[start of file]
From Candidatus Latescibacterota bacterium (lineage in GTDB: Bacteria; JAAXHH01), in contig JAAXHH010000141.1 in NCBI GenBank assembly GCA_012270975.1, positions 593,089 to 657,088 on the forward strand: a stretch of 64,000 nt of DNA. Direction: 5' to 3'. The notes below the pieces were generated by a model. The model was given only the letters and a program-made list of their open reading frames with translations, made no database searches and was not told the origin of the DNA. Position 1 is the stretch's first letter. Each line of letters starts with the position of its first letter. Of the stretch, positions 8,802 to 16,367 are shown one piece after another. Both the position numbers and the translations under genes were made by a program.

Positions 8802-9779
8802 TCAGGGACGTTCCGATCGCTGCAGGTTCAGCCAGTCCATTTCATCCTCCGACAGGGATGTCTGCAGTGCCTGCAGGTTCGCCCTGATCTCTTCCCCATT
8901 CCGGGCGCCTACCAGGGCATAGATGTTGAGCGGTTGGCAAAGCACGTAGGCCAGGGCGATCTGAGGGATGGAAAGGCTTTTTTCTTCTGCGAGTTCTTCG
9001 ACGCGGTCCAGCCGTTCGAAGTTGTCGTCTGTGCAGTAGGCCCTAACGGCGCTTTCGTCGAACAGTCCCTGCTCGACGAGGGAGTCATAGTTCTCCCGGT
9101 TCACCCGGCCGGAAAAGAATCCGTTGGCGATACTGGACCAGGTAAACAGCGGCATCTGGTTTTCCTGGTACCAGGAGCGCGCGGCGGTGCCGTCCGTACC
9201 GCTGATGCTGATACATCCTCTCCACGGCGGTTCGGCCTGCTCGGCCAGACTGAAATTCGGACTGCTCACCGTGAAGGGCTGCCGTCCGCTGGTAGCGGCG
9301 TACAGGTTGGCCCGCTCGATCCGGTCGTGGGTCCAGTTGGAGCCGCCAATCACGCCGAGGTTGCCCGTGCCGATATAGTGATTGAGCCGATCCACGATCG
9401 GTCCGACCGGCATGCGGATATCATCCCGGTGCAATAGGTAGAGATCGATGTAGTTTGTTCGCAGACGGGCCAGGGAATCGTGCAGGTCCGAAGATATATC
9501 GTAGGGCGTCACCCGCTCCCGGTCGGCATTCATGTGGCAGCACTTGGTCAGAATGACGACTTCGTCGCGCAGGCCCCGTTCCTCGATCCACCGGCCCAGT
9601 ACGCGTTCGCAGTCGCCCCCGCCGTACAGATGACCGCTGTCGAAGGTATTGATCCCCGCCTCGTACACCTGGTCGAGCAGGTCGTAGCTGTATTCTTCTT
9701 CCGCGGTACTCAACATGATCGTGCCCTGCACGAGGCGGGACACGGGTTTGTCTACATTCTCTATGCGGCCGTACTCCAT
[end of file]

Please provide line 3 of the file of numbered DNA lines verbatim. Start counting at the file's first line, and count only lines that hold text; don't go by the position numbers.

8802 TCAGGGACGTTCCGATCGCTGCAGGTTCAGCCAGTCCATTTCATCCTCCGACAGGGATGTCTGCAGTGCCTGCAGGTTCGCCCTGATCTCTTCCCCATT